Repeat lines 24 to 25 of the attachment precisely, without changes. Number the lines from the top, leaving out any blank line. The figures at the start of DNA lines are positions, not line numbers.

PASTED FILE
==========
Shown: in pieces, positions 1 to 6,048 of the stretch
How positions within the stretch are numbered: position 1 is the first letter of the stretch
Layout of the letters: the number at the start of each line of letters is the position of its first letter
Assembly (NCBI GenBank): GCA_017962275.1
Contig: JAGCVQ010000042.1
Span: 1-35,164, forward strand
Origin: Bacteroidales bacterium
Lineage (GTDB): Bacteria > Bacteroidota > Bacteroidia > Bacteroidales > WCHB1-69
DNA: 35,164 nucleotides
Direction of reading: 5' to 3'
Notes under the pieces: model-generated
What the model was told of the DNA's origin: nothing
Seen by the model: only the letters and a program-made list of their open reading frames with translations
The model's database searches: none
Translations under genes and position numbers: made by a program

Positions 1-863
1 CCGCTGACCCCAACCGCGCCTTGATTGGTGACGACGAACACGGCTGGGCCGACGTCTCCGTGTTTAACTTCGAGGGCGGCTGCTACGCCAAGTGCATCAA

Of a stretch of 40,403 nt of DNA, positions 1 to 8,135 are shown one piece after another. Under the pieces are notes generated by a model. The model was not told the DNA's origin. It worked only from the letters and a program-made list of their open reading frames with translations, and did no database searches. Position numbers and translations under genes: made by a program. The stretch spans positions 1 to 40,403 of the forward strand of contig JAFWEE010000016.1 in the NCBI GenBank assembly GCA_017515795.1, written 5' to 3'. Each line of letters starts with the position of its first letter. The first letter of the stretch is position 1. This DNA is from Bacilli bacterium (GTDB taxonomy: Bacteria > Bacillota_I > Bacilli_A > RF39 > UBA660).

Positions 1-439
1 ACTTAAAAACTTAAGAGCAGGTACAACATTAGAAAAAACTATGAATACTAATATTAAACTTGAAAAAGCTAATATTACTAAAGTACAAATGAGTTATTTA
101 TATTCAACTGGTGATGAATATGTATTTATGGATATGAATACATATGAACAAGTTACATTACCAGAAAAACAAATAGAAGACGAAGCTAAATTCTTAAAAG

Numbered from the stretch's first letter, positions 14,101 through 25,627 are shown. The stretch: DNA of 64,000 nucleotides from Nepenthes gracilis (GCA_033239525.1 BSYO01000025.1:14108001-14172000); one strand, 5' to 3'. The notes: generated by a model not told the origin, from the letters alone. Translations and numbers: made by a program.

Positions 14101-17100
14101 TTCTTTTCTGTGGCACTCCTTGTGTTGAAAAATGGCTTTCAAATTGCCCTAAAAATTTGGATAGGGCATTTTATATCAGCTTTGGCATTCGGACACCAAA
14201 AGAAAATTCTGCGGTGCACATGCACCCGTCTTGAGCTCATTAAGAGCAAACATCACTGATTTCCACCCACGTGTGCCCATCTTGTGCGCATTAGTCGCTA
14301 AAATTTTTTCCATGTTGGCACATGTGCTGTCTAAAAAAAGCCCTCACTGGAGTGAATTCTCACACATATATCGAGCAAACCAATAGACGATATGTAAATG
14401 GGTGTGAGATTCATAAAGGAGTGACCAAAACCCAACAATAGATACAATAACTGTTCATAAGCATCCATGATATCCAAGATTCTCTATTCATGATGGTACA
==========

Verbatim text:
14101 TTCTTTTCTGTGGCACTCCTTGTGTTGAAAAATGGCTTTCAAATTGCCCTAAAAATTTGGATAGGGCATTTTATATCAGCTTTGGCATTCGGACACCAAA
14201 AGAAAATTCTGCGGTGCACATGCACCCGTCTTGAGCTCATTAAGAGCAAACATCACTGATTTCCACCCACGTGTGCCCATCTTGTGCGCATTAGTCGCTA